Fact check: There is a lot of misinformation about monkeys

A special chamber for the isolation of people suspected of having smallpox, inside the Kasturba Infectious Diseases Hospital in Mumbai, India, May 24, 2022. Divyakant Solanki, EPA-EFE / file

The recent emergence of hundreds of cases of smallpox around the world has led to a flood of misinformation on the Internet, many of which are based on conspiracy theories that have been circulating since the beginning of the Kowid-19 pandemic.

AFP Fact Check Africa has reviewed three claims that have emerged in the month since monkey disease began to be registered outside the endemic western and central regions.

– Not a side effect of the vaccine –

Social media reports shared around the world have incorrectly described the recent monkey disease as a “profound effect” of the AstraZeneca Covid-19 vaccine.

The claim is that the AstraZeneca coating used a chimpanzee adenovirus vector.

But health experts told AFP that the idea had “virtually no basis” because the viruses belonged to different families – the poxvirus for monkeys and the adenovirus for the Covid vaccine.

Professor Eom Jung-shik, an infectious disease expert at Gil University’s Gil Medical Center, said the vaccine “cannot produce new viruses in humans and can cause diseases such as ape-smallpox.”

Adenovirus is a vector of the vaccine, which means that it is only a means of transmitting genetic instructions to the body to stimulate the production of spike protein, similar to the SARS-CoV-2 virus. This triggers an immune response so the body can fight the real infection.

As with other viral vector vaccines, chimpanzee adenovirus is not transmitted to humans and has been modified to prevent replication.

According to Professor Yu Jin-hong, an epidemiologist at the Catholic University of Korea, AstraZeneca’s claim “seems to stem from the idea that chimpanzees are generally called apes, but this is a very ignorant rumor that has no basis in fact.”

Smallpox was first identified in 1958 in a group of macaques under study, but it is not the only animal that has contracted the disease.

According to the World Health Organization, rodents are the most likely natural reservoir for smallpox.

– Pfizer monkey does not have smallpox vaccine –

On social media posts, the U.S. Food and Drug Administration (FDA) recently confirmed that it has approved a new vaccine against smallpox from pharmaceutical giant Pfizer, which developed the first available Covid vaccine.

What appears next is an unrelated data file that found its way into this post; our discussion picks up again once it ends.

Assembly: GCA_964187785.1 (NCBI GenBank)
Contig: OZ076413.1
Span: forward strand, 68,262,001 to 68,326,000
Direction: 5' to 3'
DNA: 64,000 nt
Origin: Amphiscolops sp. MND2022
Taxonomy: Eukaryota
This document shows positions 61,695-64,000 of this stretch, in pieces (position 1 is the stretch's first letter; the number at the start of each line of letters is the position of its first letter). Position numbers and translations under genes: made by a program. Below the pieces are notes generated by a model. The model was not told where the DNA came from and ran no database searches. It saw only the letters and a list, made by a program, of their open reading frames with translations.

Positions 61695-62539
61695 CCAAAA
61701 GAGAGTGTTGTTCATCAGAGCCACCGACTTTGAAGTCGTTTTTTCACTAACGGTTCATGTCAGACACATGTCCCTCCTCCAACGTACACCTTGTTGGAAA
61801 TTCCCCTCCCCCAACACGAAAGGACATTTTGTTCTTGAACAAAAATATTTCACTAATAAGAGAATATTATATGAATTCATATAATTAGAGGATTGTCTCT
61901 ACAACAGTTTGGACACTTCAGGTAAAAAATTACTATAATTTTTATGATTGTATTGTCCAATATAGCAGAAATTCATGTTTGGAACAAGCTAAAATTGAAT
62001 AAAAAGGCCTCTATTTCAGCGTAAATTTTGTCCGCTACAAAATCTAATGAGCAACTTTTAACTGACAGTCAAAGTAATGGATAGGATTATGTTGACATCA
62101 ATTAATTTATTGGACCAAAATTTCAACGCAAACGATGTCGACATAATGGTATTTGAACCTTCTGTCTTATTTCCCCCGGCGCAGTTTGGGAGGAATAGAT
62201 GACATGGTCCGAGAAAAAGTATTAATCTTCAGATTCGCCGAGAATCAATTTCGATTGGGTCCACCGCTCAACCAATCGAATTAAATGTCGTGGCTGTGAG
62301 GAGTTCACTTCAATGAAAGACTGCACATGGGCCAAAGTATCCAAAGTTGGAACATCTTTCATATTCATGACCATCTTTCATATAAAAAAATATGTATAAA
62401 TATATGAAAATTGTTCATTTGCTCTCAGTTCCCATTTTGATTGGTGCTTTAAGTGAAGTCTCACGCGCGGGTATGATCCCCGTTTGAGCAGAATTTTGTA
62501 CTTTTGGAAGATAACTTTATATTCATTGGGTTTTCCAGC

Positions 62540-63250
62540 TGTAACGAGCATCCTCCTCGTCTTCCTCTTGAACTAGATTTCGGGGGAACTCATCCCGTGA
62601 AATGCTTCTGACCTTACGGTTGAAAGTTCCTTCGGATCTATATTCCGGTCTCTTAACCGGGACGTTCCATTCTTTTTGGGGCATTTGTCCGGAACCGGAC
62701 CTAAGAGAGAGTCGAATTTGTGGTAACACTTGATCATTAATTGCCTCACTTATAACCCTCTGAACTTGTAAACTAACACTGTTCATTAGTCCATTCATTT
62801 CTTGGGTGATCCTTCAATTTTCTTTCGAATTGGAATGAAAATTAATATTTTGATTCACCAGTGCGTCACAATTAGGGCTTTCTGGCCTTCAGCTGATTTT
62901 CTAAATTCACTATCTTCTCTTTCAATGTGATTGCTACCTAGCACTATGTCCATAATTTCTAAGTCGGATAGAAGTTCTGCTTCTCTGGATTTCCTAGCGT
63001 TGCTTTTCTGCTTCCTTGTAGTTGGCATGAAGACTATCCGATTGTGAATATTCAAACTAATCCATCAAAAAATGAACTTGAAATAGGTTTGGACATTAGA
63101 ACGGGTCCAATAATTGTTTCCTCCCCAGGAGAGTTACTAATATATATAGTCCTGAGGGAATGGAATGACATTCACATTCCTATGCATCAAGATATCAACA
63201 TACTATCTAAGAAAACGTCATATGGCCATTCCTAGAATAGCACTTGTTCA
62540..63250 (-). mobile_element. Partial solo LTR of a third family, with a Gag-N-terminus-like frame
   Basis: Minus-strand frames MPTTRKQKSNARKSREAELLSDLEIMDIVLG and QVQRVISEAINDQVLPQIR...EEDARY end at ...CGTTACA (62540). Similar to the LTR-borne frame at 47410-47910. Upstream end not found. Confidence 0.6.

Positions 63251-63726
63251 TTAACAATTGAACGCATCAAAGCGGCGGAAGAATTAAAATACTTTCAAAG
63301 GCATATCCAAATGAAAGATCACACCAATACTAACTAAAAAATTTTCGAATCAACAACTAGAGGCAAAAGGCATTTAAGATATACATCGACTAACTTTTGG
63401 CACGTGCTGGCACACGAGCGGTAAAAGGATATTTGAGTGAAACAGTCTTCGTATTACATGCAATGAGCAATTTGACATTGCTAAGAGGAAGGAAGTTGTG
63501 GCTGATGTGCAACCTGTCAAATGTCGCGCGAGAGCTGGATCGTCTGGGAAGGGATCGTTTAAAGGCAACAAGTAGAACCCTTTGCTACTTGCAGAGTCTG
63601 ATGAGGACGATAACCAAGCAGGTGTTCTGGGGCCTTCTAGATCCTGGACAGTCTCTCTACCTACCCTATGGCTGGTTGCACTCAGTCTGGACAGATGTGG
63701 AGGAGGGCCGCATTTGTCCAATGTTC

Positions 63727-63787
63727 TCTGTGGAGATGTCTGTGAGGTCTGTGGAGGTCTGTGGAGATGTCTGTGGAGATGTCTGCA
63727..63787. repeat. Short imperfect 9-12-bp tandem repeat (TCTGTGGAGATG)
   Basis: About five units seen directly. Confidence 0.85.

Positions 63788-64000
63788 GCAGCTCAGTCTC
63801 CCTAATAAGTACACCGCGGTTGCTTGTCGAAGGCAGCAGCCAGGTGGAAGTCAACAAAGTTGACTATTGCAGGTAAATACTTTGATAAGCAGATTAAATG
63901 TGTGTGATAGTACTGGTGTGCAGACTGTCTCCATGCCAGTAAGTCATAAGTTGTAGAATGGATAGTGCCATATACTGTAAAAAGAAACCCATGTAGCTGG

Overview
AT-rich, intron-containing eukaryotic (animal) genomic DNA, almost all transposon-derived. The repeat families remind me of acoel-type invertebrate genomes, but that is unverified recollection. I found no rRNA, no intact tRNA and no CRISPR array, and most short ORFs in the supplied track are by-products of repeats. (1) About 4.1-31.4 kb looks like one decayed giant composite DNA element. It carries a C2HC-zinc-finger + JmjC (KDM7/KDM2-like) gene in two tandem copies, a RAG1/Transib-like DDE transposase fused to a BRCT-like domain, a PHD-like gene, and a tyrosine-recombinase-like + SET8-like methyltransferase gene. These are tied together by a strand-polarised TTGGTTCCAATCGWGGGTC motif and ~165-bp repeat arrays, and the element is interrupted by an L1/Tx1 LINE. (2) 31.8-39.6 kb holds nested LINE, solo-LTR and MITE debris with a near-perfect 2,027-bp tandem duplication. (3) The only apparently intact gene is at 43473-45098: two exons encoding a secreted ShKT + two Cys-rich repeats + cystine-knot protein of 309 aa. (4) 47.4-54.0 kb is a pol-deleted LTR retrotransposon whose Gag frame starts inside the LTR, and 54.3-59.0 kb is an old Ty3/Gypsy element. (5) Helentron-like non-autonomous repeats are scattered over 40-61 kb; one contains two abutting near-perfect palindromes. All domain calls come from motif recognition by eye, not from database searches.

It’s a lie; The only vaccine to prevent monkeys in the United States was approved by the FDA in 2019 and Pfizer does not release it.

FDA spokeswoman Abby Capobianco told AFP that the vaccine, called Jynneos, was “licensed by the FDA to prevent smallpox in monkeys or monkeys over the age of 18.”

Jynneos is not a new vaccine – the FDA approved it in September 2019.

Javneos-based pharmaceutical company Bavarian Nordic announced on May 18, 2022, that the U.S. government had ordered $ 119 million in frozen dried doses.

Jynneos is the only FDA-approved vaccine against smallpox, but according to the U.S. Centers for Disease Control and Prevention, the smallpox vaccine has been shown to be 85 percent effective in preventing the disease.

Pfizer told AFP the company did not have a vaccine against smallpox.

– False Canadian shingles claim –

On social media posts, Canadian officials shared a photo of an article on Canada’s CTV News that reported that 95 percent of monkeys surveyed had cancer.

However, Rob Duffy told France Press, the communications manager of Bell Media, CTV News’ parent company, that the network had “never published such an incident and that the screenshot does not show the actual CTV News article.”

Isaac Bogoch, a professor at Temerty Medical School at the University of Toronto, said some of the symptoms may be similar to those of cancer and monkeys, but they are not caused by the same virus.

“There may be some recurrences in their clinical manifestations,” he told AFP.


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